One of the most carcinogenic toxins ever created by humans is dioxin. Dioxin is a by-product of the chlorine bleaching process and other manufacturing processes used in the production of most paper and rayon products such as coffee filters, toilet paper, disposable diapers, and you guessed it, tampons and sanitary pads. Dioxin is one member of the organochlorine family, which includes the contaminant Agent Orange. Most of us are exposed to dioxin on a daily basis: it is in the air, water, and soil in most of the US. Some researchers believe that women who regularly use tampons have a greater health risk than anyone else in the world because they repeatedly expose their vaginal mucosa, which is extremely absorbent, to this terrible toxin. Virtually anything you place on the tissue in the vagina will be absorbed. 24 hour a day direct tissue contact with tampons for up to 5 days every month, and even the more limited contact made by sanitary pads could cause a woman to absorb an excessive amount of dioxin, even if the levels in the production test out as relatively low. This may push women over the edge of what is considered a safe and acceptable exposure limit.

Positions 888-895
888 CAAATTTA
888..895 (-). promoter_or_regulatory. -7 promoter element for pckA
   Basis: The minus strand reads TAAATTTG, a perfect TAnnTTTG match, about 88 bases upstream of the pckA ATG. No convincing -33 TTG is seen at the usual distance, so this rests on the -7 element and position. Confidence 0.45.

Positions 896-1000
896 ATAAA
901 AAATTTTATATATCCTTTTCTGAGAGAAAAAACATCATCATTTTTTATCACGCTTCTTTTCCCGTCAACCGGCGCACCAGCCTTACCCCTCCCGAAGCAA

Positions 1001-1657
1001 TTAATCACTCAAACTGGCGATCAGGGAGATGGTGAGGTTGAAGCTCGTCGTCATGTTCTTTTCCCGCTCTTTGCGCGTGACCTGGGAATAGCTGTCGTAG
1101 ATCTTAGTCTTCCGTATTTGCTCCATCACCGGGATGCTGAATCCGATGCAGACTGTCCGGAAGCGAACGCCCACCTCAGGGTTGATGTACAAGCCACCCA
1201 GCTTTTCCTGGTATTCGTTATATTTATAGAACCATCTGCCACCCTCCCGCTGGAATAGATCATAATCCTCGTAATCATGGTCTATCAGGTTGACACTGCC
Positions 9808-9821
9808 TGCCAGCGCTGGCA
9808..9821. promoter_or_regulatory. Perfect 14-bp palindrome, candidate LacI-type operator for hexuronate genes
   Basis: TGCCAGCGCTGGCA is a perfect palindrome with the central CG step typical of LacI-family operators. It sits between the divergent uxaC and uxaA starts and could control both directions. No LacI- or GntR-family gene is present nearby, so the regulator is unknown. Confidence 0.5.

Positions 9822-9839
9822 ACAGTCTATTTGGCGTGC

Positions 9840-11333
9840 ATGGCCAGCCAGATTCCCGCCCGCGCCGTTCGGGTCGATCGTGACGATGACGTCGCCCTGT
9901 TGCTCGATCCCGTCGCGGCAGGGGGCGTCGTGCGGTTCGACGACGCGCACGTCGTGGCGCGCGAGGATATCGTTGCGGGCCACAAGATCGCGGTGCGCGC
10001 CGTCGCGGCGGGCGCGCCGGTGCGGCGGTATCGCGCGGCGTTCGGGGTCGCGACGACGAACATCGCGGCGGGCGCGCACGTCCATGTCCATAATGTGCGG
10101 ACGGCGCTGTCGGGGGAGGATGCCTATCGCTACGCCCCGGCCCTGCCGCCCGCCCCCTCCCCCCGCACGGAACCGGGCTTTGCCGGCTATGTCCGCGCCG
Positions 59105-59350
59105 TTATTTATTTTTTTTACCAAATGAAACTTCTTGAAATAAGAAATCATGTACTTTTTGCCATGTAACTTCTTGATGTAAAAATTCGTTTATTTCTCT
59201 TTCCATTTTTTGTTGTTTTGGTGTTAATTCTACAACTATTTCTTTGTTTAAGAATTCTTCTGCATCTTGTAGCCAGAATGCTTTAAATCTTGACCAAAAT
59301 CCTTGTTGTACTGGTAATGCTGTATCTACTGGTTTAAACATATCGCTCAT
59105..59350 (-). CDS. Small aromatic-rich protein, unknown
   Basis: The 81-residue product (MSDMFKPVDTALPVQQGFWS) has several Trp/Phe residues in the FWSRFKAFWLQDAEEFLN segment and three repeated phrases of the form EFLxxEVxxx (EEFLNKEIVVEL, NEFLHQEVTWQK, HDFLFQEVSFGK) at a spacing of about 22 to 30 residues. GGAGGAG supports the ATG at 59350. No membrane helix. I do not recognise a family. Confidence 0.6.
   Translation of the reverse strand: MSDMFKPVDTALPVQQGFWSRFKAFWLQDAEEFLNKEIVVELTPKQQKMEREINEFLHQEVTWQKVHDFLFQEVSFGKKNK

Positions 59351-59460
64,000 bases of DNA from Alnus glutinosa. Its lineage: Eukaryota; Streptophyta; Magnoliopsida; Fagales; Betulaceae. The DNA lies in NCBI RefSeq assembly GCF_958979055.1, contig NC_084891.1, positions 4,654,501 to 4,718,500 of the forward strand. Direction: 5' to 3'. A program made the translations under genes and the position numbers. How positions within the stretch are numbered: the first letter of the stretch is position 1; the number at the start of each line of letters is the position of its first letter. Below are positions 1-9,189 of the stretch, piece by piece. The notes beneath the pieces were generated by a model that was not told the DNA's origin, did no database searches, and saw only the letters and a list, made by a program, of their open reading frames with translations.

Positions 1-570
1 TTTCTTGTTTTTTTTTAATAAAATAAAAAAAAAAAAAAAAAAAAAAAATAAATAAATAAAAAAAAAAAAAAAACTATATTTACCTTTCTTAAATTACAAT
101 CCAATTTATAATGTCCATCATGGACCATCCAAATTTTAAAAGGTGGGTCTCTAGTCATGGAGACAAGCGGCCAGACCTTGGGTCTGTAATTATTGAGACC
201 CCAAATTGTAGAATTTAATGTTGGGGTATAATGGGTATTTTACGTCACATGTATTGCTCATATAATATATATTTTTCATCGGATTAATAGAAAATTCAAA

Ongoing studies show that dioxin is a contributor to several damaging health effects including the disruption of the hormonal and endocrine systems and endometriosis. Rhesus monkeys exposed to dioxin resulted in an increased incidence of endometriosis. Citing studies also indicated dioxin was unsafe at any level- not only potentially carcinogenic, but toxic to the immune system and a cause of birth defects.

Endometriosis is a condition in which small patches of the lining of the uterus (endometrium) grow in the wrong places, such as in the ovaries, fallopian tubes, vagina, abdomen, deep inside the uterine muscle, or even in other parts of the body. It can even grow between organs causing them to stick together. The extra tissue is much like scar tissue, and gets red and swollen causing pain during menstruation. Adhesions can form in advanced endometriosis causing reduced function of reproductive organs. Retrograde menstruation or backward bleeding is another contributor to developing endometriosis. Retrograde Menstruation is when blood meant to be flushed from the body through the vagina goes up into the uterus during menstruation. It is unknown why this happens to some women. Ten to fifteen percent of women suffer from endometriosis and up to thirty percent of these women are infertile. Endometriosis is most prevalent in women between the ages of twenty-five to forty four. Among infertile women, thirty to forty-five percent have Endometriosis.

Over 500,000 surgeries a year are performed to remove misplaced cells in order to relieve pain associated with the disease; this does not guarantee total pain relief. Endometriosis subsides after menopause and goes away upon the removal of the ovaries.